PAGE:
They have five children, all boys. Jansey is the fourth child.
“I have high hopes for my children, but [sending them to high school] is all we can afford,” Daniel says.
“I am thankful that my older sons are working hard for their education. I remembered when we were having dinner, one of them said, ‘I will find a way, Pa.’”
Two of Daniel and Evelyn’s children are in college; one got a government-funded scholarship while the other one is working to pay for his education. Their younger children are in the ninth and seventh grades, and Jansey is in eighth grade. Daniel and his wife only reached sixth grade.
“We are dreaming for them to have a good life. We want them to have a life that is far from what we have now,” Daniel says.
But more than a better life, Daniel and Evelyn had a most earnest dream — they wanted their Jansey to live longer.
A Painful Truth About Heart Disease
According to the 2020 Philippine Health Statistics, congenital heart problems are the fifth-leading cause of infant mortality in the country. And among 10- to 14-year-olds, heart disease is the ninth-leading cause of death.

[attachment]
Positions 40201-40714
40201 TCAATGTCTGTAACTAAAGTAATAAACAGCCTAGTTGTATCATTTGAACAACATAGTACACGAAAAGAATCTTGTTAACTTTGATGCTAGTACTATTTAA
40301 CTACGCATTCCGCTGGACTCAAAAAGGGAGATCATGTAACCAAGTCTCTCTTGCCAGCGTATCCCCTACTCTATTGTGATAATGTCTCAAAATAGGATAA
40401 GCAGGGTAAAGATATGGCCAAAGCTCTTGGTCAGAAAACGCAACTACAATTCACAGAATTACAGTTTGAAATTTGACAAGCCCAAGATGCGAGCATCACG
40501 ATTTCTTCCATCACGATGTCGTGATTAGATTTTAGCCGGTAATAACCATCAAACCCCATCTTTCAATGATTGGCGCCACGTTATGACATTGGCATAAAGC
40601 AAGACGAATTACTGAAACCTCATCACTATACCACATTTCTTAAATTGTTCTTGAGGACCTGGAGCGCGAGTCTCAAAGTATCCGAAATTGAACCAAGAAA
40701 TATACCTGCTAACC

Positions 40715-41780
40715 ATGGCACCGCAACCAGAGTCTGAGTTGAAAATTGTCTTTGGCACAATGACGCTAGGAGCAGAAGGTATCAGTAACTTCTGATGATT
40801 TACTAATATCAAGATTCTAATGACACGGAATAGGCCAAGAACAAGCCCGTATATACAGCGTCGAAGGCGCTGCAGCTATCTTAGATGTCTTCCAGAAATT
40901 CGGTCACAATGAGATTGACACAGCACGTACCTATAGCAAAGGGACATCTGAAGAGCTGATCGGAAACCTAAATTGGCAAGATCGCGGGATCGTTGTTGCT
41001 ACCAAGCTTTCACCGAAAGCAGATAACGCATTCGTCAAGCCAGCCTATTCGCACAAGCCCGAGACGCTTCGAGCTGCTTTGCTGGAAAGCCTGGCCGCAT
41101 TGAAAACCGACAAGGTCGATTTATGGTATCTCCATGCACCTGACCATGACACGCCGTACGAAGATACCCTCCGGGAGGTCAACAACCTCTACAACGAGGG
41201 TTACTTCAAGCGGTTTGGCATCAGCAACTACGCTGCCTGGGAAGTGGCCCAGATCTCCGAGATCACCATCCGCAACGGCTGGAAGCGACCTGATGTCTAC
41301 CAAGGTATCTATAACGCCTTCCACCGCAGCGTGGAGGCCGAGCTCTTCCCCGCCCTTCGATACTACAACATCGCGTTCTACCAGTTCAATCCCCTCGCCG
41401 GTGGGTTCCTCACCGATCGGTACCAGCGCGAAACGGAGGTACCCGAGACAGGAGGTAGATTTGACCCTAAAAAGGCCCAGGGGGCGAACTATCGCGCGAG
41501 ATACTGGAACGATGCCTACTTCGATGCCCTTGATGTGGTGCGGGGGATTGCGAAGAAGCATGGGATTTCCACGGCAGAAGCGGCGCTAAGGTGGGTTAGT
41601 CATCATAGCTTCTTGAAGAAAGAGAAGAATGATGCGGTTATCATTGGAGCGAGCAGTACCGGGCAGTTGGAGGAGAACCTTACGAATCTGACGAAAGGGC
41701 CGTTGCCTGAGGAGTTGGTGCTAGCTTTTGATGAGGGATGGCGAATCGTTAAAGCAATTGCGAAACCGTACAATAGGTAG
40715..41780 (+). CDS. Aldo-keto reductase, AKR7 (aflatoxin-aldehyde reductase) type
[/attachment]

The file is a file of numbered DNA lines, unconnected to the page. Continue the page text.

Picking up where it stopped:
Jansey did not want to be part of these statistics.
“Pa, if I will not be getting the surgery, I will not reach 13 or 14,” Jansey told his dad.
Jansey’s words rang in his parents’ ears. They were afraid for him to undergo surgery even though the doctor assured them that it has a 99% success rate. They used to believe that the surgery would make Jansey’s life shorter. A lack of knowledge and feeding on false information is a common mindset in many poor communities regarding getting proper medical intervention.
This and the fact that the family couldn’t afford the costly surgery meant Jansey remained fragile and untreated for seven years.
Divine Intervention for Jansey
The family never stopped praying since the day they learned that Jansey had a heart problem. They were hoping for a miracle to happen.
And then one did.
In 2019, the newly opened Panoraon Hope Center selected children to be registered in the OneChild program. They had room for one child from each family in the community. Jansey’s parents planned to register his youngest brother Ezeqiel in the program.